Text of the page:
Goodwill message to BSIFF

"It's not often that a new face shows up on the world screen, so speaking as a Canadian filmmaker and media professor, I am delighted to witness Ghana's appearance on the international film festival circuit. It is a bold and timely step that marks this vibrant country's growing maturity and evolving sureness of self.

 With the creation of the Black Star International Film Festival, Ghana steps into the international lime light, bringing with it a fresh voice rarely heard internationally. A voice full of exuberance, unique cultural wealth, and the driving energy of a nation joyfully finding its feet.

 Film festivals around the world are outstanding opportunities for filmmakers, both established and up and coming, to share ideas about the evolution of narrative, about the impact of technologies on the capturing of images, as well as their impact on storytelling. They are also economic drivers and centres for cultural diplomacy and exchange. And now, finally, Ghana has a venue that lets it share its cultural wealth and the freshness of its vision with the rest of the world. Welcome Ghana: the world awaits you."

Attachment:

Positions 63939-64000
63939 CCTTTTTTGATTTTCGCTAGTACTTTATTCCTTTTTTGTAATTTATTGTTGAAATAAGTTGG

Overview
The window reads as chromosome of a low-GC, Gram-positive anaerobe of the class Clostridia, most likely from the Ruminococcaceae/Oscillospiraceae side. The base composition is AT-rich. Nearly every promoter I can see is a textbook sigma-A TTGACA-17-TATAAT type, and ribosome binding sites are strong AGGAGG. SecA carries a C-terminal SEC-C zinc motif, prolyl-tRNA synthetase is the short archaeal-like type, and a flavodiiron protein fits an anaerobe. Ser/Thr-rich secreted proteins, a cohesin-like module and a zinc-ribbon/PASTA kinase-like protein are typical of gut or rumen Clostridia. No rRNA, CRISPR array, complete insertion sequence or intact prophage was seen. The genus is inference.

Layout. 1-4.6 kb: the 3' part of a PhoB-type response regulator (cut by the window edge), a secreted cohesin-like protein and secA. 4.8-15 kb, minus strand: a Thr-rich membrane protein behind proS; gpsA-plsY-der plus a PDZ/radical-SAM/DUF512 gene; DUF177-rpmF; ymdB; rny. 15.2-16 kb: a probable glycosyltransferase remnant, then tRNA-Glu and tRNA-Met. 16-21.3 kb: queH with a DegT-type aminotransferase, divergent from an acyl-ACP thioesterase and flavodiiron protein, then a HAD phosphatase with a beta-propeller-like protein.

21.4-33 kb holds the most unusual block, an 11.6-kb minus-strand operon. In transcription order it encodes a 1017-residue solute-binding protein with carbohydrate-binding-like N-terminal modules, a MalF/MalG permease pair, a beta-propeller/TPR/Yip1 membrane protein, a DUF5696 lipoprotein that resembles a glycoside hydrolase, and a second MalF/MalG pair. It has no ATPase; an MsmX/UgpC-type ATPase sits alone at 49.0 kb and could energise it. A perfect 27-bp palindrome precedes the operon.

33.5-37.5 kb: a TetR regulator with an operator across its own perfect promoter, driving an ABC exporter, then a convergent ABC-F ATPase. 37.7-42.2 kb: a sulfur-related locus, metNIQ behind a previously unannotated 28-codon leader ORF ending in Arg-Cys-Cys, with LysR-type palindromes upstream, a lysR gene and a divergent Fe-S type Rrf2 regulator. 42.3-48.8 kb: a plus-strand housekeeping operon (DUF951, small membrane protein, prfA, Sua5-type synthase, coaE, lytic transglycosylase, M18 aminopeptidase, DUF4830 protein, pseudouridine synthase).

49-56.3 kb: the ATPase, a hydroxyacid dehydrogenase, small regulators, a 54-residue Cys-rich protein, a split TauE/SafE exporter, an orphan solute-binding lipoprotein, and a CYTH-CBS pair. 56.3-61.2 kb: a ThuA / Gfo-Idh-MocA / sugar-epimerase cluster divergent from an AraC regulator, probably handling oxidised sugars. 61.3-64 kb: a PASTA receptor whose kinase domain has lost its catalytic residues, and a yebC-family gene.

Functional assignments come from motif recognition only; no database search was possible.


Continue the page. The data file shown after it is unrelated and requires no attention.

Helga-Liz Haberfellner - Advisor to BSIFF

 

An international film festival hits Ghana - BSIFF

It is time for a credible film festival to take place in Ghana annually… Let us just focus on the four key things that a healthy film industry brings to a country…

Film is a cultural diplomacy tool.

Look around you and see all the cultural arms of the various embassies operating in Ghana and in many instances, budgets placed aside by their home countries to support the promotion of the Arts. A number of these embassies may have movie nights; understanding that film is a key cultural diplomacy tool. It offers an opportunity to shape perceptions, to explain issues, to engage foreign cultures and to foster understanding. Even before I ever set foot into the UK or the United States, I had an understanding of what to expect and how to engage with the British or American. I understood that America was powerful, and learnt about the American love for country and life, not necessarily from watching the news, but from watching films like Rambo and die-hard. Films like AirForce-1 left an indelible mark on my brain.